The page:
Chancellor Heinrich Brüning, leader of the Catholic Center Party and its sister, the Bavarian People’s Party, which represented nearly 15 % of the vote, sought to form a coalition capable of passing legislation in the Reichstag (Parliament) with delegates from splinter parties (12%), including his erstwhile coalition partners, and the conservative nationalist German National People’s Party (7%). With each local and national election through 1931 and 1932, constituents of the government shrank. Under Chancellors Franz von Papen (June 1932-October 1932) and General Kurt von Schleicher (October 1932-January 1933), barely 10 per cent of voters supported the government. Electoral weakness, refusal to work with the Social Democrats, and illusions about taming the Nazis induced Brüning, von Papen, and von Schleicher to govern by emergency presidential decree, effectively terminating the practice of government by parliamentary consent.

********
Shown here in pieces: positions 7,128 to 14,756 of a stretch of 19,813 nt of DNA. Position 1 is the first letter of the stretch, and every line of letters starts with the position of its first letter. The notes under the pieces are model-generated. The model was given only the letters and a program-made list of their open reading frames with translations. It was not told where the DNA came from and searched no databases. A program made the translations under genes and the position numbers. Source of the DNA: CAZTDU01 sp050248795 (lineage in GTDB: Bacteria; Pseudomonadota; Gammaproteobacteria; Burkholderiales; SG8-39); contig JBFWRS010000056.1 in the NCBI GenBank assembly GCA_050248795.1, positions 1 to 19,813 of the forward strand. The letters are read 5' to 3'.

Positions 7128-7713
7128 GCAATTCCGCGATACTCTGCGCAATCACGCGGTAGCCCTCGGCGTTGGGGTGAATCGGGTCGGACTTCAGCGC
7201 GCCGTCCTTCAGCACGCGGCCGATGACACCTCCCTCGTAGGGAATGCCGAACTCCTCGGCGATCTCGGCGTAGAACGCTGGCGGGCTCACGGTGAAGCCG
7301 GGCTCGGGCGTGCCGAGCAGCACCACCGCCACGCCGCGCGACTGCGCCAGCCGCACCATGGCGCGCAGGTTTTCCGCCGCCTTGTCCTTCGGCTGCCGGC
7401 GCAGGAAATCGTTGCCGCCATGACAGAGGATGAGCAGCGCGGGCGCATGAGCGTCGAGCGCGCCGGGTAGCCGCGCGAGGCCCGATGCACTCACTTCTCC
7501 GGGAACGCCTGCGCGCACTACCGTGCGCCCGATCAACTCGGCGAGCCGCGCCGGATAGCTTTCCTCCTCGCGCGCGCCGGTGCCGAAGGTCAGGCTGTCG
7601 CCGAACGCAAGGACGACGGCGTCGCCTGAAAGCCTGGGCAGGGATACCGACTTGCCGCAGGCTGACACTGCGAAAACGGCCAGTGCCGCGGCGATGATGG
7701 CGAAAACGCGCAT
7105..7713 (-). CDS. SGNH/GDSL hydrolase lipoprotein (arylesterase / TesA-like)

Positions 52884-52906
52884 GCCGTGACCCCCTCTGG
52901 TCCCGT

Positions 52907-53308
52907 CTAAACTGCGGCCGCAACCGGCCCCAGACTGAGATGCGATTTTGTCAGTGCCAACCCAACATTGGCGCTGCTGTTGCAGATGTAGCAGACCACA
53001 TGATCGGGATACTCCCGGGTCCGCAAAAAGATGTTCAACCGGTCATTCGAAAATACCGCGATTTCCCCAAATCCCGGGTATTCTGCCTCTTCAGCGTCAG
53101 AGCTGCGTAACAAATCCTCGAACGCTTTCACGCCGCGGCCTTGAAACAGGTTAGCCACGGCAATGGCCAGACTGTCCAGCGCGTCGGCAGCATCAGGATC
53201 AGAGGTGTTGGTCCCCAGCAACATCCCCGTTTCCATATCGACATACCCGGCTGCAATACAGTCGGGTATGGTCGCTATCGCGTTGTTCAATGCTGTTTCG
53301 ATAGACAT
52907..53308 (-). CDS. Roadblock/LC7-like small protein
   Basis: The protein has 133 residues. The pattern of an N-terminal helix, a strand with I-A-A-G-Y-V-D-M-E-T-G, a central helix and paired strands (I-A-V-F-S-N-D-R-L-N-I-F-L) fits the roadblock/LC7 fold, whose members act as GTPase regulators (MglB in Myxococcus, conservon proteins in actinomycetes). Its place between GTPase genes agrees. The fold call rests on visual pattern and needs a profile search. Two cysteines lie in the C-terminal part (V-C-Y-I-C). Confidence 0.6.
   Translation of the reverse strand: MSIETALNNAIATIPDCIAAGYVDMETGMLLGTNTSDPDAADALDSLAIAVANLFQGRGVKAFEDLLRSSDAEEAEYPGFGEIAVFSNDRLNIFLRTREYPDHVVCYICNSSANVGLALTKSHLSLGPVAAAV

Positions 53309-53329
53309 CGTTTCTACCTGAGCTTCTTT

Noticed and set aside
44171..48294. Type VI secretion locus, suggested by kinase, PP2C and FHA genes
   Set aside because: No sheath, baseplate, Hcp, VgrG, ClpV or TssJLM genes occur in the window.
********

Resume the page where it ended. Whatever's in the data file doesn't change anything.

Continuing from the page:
Constant electioneering between 1930 and 1933 swelled the membership of the NSDAP to 129,563 in September 1930 and 450,000 in summer 1932. Numbering fewer than 77,000 in January 1931, the SA increased its membership to 260,000 at the end of 1931 and to more than 400,000 in 1932. Numbering less than 300 men when Heinrich Himmler took over as Reichsführer SS in January 1929, SS membership soared to 52,000 four years later. Increasing reliance of the political parties on paramilitary formations to protect their leaders and events during election campaigns encouraged street violence and resulting casualties. Nazi strategy encouraged initiation of violence to intimidate or distract political rivals, leaving Hitler plausible deniability to claim that he pursued power through legal means and to blame the violence on the opponents of the Nazis or on crisis conditions inherent in the weakness and corruption of Weimar democracy. Although Nazi formations often provoked violence, Communist, Social Democratic, and German Nationalist paramilitaries responded in kind.
No political party leader rivaled Hitler’s personal charisma in addressing large crowds, small groups, or individuals, or the appeal the Nazis generated with modern electoral practices:
In addition to two national elections for the Reichstag (parliament) in July and November 1932, Hitler ran for President against the incumbent, Field Marshall Paul von Hindenburg, in April 1932. Although he lost, he obtained 36.8% of the vote.